- Combine ingredients in the work bowl of your food processor fitted with the metal blade, pulse to combine. Drop butter in and pulse 8-10 times, until butter pieces are pea sized or smaller. With the machine running, add the sour cream mixture and process just until the dough forms moist soft curds.)
- Turn the dough out of the bowl. Divide it in half. Press each half into a disk. Wrap each disk in plastic, and refrigerate for at least 2 hours.
Cheese and Tomato Galette
- Position a rack in the lower third of the oven and preheat the oven to 400 degrees F. Line a baking sheet with parchment paper.
- Place 1/2 recipe of dough on a lightly floured work surface and roll it into an 11" circle that's about 1/8 inch thick. Since the dough is soft, you'll need to lift it now and then and toss some flour under it and over the top. Roll the dough up and around your rolling pin and carefully place onto the prepared baking sheet.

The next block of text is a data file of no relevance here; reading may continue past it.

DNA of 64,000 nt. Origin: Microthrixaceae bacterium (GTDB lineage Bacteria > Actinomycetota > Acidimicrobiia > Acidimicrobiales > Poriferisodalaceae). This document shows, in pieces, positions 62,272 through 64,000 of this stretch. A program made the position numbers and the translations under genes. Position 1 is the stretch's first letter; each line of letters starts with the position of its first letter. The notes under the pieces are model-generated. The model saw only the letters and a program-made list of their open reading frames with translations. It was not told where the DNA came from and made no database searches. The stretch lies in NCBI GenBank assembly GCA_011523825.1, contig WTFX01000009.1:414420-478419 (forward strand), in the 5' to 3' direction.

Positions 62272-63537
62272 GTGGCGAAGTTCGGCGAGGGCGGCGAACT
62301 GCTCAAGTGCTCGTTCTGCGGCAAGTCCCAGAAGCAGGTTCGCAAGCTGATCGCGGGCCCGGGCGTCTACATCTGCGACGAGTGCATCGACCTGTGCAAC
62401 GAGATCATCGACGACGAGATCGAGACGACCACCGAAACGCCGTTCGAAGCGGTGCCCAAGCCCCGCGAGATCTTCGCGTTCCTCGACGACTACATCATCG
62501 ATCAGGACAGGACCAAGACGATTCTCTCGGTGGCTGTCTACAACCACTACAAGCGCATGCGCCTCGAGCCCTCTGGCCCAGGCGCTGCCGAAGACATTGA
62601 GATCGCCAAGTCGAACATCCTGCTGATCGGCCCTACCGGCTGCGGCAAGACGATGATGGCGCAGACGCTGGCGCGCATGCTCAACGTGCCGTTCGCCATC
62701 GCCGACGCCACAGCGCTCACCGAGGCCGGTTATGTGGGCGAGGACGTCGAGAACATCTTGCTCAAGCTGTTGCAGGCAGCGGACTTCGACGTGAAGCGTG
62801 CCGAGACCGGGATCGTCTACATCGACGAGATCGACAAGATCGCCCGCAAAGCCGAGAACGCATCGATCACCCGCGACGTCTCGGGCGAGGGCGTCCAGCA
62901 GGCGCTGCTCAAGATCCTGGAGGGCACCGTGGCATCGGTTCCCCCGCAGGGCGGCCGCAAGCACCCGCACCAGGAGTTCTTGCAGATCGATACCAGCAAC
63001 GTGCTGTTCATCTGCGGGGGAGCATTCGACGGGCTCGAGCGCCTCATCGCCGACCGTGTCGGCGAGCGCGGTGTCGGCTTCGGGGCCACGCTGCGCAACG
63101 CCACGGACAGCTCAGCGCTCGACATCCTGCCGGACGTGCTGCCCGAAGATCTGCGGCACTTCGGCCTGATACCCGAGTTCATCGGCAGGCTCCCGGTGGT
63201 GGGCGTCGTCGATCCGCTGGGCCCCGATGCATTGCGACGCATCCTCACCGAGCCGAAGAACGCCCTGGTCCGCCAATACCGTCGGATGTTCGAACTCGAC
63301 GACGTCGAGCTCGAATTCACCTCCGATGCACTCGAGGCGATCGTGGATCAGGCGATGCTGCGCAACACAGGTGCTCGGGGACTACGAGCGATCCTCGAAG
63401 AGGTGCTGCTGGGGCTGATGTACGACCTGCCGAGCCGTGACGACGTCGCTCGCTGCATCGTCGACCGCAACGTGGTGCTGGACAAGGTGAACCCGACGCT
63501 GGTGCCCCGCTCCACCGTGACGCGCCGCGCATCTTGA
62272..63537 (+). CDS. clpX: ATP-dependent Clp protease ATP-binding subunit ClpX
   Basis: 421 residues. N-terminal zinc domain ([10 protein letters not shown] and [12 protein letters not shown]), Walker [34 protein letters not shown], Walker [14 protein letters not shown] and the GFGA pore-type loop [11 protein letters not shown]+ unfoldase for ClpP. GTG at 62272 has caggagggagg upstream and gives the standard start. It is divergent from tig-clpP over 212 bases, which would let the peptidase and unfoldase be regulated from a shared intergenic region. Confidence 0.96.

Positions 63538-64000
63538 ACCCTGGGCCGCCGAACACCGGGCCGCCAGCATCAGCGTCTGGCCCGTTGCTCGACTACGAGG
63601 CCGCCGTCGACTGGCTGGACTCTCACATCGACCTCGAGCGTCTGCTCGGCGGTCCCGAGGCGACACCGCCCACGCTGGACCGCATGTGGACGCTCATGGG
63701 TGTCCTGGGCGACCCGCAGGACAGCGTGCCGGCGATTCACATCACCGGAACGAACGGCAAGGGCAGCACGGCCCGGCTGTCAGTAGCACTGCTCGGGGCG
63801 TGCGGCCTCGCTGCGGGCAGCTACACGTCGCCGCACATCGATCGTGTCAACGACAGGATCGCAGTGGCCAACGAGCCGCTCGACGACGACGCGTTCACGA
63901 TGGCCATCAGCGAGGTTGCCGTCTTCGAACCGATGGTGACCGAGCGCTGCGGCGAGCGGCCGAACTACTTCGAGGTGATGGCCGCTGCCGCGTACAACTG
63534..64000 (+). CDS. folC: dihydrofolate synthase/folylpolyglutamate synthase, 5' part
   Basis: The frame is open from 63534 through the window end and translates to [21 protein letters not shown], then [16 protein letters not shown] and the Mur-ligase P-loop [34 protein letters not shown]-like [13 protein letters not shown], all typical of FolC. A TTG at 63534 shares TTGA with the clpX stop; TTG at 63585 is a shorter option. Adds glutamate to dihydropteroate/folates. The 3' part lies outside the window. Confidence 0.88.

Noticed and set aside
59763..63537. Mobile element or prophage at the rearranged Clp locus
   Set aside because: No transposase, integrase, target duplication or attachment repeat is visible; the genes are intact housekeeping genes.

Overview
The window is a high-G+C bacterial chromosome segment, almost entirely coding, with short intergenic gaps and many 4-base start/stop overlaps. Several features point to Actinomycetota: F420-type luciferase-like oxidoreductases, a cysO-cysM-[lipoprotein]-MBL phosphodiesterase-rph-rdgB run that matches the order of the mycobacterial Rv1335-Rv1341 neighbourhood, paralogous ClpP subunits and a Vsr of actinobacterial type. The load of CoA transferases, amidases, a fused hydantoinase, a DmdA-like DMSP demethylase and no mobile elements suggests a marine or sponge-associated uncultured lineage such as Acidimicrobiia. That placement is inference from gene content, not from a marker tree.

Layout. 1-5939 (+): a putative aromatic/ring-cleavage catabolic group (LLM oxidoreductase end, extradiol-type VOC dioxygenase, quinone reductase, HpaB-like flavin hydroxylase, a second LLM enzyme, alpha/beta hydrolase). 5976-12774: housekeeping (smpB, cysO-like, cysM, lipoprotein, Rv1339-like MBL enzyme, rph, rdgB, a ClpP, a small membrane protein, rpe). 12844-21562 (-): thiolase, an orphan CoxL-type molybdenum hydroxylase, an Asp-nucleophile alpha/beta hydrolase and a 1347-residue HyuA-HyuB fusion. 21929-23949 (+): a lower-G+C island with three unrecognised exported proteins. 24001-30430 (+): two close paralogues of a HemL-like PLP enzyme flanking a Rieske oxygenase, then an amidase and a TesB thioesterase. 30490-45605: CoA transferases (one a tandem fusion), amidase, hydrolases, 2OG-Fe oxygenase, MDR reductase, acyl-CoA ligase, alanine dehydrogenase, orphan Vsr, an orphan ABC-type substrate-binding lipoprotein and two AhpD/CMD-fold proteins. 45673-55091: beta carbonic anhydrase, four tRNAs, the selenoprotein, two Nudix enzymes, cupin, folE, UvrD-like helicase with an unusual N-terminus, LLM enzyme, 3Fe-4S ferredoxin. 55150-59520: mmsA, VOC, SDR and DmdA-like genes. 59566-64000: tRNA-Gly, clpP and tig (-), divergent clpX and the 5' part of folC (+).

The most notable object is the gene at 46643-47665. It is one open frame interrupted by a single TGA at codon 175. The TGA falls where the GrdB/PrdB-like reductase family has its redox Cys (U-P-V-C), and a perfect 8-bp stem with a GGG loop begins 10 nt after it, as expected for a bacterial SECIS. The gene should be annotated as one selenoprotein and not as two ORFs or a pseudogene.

Making The Filling
- Toss the cheeses and basil together in a small bowl, then scatter them over the rolled-out dough, leave a 2" to 3" border. Place the tomatoes on a small dish and sprinkle liberally with your favorite balsamic vinegar. Place the tomatoes in concentric circles, one slice slightly overlapping the last, on top of the cheese. Fold the uncovered border of dough up over the filling, allowing the dough to pleat or pucker as you lift it up and work your way around the galette. Because you are folding a wide edge of the dough onto a smaller part of the circle, it will pleat naturally -- just go with it!
Baking The Galette
- Bake the galette for 35 to 40 minutes or until the pastry is golden crisp and the cheese is bubbly. Transfer the baking sheet to a cooling rack and let the galette rest on the sheet for 10 minutes. Serve warm or at room temperature, garnished with fresh basil leaves.
This galette can be kept at room temperature for several hours, but refrigerated after that.
Galette dough can be kept in the refrigerator for a day or two, or it can be wrapped airtight and frozen for a month. Thaw, still wrapped, in the refrigerator until thawed and ready for use.